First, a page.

We have seen some wildly divergent numbers for Windows Phone sales in Q1 2014, including ABI Research, which estimated more than 13 million handsets.
UK market research company Canalys have now weighed in with their Q1 numbers, and for Windows Phone they are not half as rosy.
The company estimates 279.4 million smart phones were shipped in Q1 2014, representing growth of 29% on Q1 2013, but a decline of 5% on the seasonally strong Q4 2013.
81% (226.3 million) were Android devices, with iOS and Windows Phone accounting for 16% (44.7 million) and 3% (8.4 million) respectively.
China, the world’s largest smart phone market, accounted for 35% of shipments, substantially ahead of the US, which managed just 12%.
For the first time, all four BRIC (Brazil, Russia, India and China) countries appeared among the top 10 smart phone markets, reflecting the shift in momentum toward the new growth markets that has been occurring over the last few years. With China first, India was the third largest market, accounting for a 5% share of global shipments. Brazil and Russia were in eighth and tenth place respectively, each at 2%. Combined, the BRIC countries saw shipments of 123.4 million units, equivalent to 44% of the global total. ‘New growth and emerging markets represent a collective opportunity that now far outweighs mature markets. Q1 smart phone shipments represented 65% of the wider mobile phone market. Much of the potential for that number to increase is now focused on emerging markets,’ said Canalys Research Director for China Nicole Peng..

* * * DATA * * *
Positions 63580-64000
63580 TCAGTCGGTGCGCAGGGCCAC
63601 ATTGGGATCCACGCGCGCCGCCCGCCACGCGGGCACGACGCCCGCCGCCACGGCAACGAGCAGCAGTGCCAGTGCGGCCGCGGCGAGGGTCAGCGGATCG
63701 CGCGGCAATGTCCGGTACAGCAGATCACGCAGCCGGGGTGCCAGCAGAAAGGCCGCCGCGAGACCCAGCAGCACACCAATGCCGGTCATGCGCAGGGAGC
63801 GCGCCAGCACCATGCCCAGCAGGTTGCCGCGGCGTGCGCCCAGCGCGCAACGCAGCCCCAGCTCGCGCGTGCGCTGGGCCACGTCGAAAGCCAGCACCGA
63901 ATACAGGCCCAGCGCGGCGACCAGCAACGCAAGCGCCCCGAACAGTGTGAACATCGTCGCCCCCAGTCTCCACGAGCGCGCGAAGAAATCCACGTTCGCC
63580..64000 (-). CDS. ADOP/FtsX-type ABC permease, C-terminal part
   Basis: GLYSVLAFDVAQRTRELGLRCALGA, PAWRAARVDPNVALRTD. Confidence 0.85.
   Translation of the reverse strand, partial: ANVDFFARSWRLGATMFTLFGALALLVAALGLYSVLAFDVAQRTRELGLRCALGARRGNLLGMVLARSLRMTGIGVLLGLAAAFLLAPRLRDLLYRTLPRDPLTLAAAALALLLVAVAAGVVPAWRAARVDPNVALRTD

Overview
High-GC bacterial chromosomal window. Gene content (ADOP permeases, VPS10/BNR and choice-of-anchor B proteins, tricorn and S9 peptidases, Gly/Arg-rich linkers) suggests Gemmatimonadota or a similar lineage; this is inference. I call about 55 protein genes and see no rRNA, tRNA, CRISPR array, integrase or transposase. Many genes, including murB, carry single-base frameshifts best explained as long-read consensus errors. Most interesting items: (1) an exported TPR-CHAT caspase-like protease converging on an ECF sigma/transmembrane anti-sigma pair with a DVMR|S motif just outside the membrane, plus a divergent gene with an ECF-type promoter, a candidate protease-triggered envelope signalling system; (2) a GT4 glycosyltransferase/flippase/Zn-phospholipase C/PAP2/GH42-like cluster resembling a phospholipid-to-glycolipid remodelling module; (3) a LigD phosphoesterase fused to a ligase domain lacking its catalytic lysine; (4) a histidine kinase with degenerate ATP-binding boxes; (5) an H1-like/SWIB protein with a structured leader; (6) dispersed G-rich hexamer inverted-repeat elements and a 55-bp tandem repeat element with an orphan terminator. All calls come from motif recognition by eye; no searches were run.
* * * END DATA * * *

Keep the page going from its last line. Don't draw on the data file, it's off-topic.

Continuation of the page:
The survey also showed much of the growth was in the larger-screened handsets above 5 inches.
Smart phones with 5" and larger screens grew 369% – a substantially greater rate of growth than the overall market. Worldwide, they represented just over a third of shipments (34%), and in Greater China the figure hit 39%, and 43% in Asia Pacific.
‘This is still a market segment led by Samsung, but the trend is unmistakably toward larger-screen handsets at the high end of the market. It held a 44% share of devices with displays of 5" and above, and 53% if the view is narrowed to look at 5.5"-plus displays,’ said Canalys Analyst Jessica Kwee. ‘But many other vendors, such as Lenovo, Huawei, LG and Sony, have also achieved significant volumes in this space with products at the top end of their portfolios. Consumers now expect high-end devices to have large displays, and Apple’s absence in this market will clearly not last long. It is notable that 5" and above displays featured on almost half (47%) of smart phones with an unlocked retail price of US$500 or more. Of the remaining 53% of high-end smart phones, 87% were iPhones. Apple plainly needs a larger-screen smart phone to remain competitive, and it will look to address this in the coming months.’
The results also shed more light on the relative failure of the Nokia Lumia 1520. While 34% of smartphones shipped had screens at or bigger than 5 inches, only 2% had screens 6 inches or above, indicating that segment still has to reach market acceptance. Launching the Nokia Lumia 930 instead of the 1520 would clearly have been a better choice in late 2013.
See the full report at Canalys here.